Guideline: How to Create and Write Contracts - UML

Apply the following advice to create contracts:

  1. Identify system operations from the SSDs.
  2. For system operations that are complex and perhaps subtle in their results, or which are not clear in the use case, construct a contract.
  3. To describe the postconditions, use the following categories:
    • instance creation and deletion
    • attribute modification
    • associations formed and broken

Writing Contracts

  1. As mentioned, write the postconditions in a declarative, passive past tense form (was ...) to emphasize the observation of a change rather than a design of how it is going to be achieved. For example:
    • better) A SalesLineltem wascreated.
    • (worse) Create a SalesLineltem.
  2. Remember to establish an association between existing objects or those newly created. For example, it is not enough that a new SalesLineltem instance is created when the enterltem operation occurs. After the operation is complete, it should also be true that the newly created instance was associated with Sale; thus:
    • The SalesLineltem was associated with the Sale(association formed).

What's the Most Common Mistake?

The most common problem is forgetting to include the forming of associations. Particularly when new instances are created, it is very likely that associations to several objects need be established. Don't forget!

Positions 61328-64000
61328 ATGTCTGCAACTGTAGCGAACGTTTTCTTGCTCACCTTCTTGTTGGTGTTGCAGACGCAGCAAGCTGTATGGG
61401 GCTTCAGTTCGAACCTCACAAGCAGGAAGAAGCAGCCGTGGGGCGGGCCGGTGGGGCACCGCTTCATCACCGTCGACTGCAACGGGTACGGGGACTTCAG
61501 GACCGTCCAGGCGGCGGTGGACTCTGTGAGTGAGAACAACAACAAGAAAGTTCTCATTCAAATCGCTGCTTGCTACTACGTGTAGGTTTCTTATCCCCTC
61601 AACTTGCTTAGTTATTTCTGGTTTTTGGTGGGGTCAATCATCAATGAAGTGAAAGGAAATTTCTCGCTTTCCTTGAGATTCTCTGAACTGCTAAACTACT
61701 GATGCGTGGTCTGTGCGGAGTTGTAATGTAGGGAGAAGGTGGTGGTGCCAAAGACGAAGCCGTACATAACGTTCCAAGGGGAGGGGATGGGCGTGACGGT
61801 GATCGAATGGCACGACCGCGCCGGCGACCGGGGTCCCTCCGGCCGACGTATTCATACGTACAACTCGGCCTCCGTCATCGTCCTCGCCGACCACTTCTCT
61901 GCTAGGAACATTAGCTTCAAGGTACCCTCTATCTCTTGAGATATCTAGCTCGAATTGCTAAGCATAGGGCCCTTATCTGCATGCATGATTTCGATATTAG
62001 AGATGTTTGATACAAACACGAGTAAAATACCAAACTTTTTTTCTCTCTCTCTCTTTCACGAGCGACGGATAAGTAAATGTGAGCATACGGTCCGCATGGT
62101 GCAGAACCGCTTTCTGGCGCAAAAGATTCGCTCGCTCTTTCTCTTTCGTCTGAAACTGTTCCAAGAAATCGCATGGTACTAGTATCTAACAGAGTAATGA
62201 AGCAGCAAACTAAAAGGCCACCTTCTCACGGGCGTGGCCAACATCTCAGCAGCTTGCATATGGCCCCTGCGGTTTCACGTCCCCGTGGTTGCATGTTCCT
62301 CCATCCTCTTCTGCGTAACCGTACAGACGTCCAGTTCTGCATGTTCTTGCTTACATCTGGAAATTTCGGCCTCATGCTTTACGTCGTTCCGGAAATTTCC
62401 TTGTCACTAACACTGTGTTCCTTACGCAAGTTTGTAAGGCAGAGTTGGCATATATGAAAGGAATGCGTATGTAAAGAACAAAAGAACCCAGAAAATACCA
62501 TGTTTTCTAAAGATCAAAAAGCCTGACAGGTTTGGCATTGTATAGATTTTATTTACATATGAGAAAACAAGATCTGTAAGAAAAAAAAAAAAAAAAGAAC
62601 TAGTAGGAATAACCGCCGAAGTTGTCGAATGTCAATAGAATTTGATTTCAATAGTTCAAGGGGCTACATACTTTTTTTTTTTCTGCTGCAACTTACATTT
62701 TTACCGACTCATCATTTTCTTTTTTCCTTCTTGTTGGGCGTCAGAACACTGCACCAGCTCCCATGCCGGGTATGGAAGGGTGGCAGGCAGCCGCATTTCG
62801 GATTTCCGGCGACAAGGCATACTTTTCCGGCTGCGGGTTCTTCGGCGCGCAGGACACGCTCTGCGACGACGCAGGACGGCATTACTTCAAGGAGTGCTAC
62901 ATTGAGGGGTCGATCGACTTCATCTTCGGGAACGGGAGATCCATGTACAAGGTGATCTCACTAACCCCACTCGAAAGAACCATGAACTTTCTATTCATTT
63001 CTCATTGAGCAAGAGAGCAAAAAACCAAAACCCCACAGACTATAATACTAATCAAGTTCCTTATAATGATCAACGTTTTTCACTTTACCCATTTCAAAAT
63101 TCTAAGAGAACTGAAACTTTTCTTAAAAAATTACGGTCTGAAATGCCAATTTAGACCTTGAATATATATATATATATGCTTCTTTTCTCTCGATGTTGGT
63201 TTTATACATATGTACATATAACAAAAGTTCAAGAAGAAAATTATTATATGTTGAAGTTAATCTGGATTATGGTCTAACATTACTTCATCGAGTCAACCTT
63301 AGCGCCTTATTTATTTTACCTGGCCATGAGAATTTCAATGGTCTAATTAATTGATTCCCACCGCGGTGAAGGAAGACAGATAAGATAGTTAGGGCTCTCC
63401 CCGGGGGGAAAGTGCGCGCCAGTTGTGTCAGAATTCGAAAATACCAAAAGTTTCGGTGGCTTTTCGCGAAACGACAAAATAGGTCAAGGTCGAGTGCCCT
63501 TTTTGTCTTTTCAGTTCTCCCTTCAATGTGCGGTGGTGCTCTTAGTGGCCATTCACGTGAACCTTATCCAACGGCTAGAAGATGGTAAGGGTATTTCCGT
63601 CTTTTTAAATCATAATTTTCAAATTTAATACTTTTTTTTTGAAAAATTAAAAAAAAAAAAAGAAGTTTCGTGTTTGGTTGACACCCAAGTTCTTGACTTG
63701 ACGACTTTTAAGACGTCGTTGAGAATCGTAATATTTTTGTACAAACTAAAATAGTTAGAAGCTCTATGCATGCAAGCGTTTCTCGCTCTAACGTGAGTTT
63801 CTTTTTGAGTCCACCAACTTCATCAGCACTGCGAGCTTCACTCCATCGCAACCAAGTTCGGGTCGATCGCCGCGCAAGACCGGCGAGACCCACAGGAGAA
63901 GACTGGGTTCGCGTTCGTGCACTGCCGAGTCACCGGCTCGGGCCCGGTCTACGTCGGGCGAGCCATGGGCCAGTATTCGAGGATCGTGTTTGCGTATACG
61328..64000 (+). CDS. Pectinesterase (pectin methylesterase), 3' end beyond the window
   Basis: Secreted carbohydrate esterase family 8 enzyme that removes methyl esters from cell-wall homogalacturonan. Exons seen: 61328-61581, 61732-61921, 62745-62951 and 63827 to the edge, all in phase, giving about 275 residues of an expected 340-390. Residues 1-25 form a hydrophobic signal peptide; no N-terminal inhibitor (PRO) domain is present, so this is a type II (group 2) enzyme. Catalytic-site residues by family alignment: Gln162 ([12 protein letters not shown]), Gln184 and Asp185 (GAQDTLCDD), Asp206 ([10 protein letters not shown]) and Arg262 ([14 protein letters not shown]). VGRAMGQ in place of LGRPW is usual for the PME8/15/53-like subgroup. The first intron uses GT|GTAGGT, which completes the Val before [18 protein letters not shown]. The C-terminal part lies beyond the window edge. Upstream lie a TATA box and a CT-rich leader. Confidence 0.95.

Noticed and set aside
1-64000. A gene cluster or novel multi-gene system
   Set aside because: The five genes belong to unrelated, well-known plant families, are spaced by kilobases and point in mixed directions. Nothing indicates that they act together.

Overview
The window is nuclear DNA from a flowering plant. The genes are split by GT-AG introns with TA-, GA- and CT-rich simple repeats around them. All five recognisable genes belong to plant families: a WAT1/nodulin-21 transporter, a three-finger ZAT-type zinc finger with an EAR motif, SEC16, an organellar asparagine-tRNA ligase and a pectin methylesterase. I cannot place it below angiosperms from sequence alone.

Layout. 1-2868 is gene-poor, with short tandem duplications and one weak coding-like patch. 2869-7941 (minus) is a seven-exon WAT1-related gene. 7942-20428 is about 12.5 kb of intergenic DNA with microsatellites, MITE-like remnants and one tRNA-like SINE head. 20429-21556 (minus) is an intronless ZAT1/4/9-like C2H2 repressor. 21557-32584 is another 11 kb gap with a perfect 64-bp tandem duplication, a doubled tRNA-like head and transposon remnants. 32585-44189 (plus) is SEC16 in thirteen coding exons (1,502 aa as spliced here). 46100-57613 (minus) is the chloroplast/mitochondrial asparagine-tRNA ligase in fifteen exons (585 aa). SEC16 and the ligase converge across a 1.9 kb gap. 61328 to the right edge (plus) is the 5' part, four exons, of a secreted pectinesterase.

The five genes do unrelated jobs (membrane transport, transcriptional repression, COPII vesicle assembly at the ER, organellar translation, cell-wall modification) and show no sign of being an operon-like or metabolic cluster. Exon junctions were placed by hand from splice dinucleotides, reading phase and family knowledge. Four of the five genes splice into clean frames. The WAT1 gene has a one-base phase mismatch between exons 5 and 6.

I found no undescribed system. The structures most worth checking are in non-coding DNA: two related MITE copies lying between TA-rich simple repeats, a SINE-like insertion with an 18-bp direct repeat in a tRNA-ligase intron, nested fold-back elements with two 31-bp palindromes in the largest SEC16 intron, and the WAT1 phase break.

Changes to the POS Domain Model

There is at least one point suggested by these contracts that is not yet represented in the domain model: completion of item entry to the sale. The end Sale specification modifies it, and it is probably a good idea later during design work for the make Payment operation to test it, to disallow payments until a sale is complete (meaning, no more items to add).

One way to represent this information is with an is Complete attribute in the Sale:

There are alternatives, especially considered during design work. One technique is called the State pattern. Another is the use of "session" objects that track the state of a session and disallow out - of - order operations; this will be explored later.

Example: Monopoly Contracts

I'll use this case study to emphasize that many analysis artifacts aren't always needed, including contracts. The UP encourages avoiding creating an artifact unless it addresses a risk or solves a real problem. People who know the rules of the game from experience as a child or teenager (most people, it seems) can implement it without looking at many written details.

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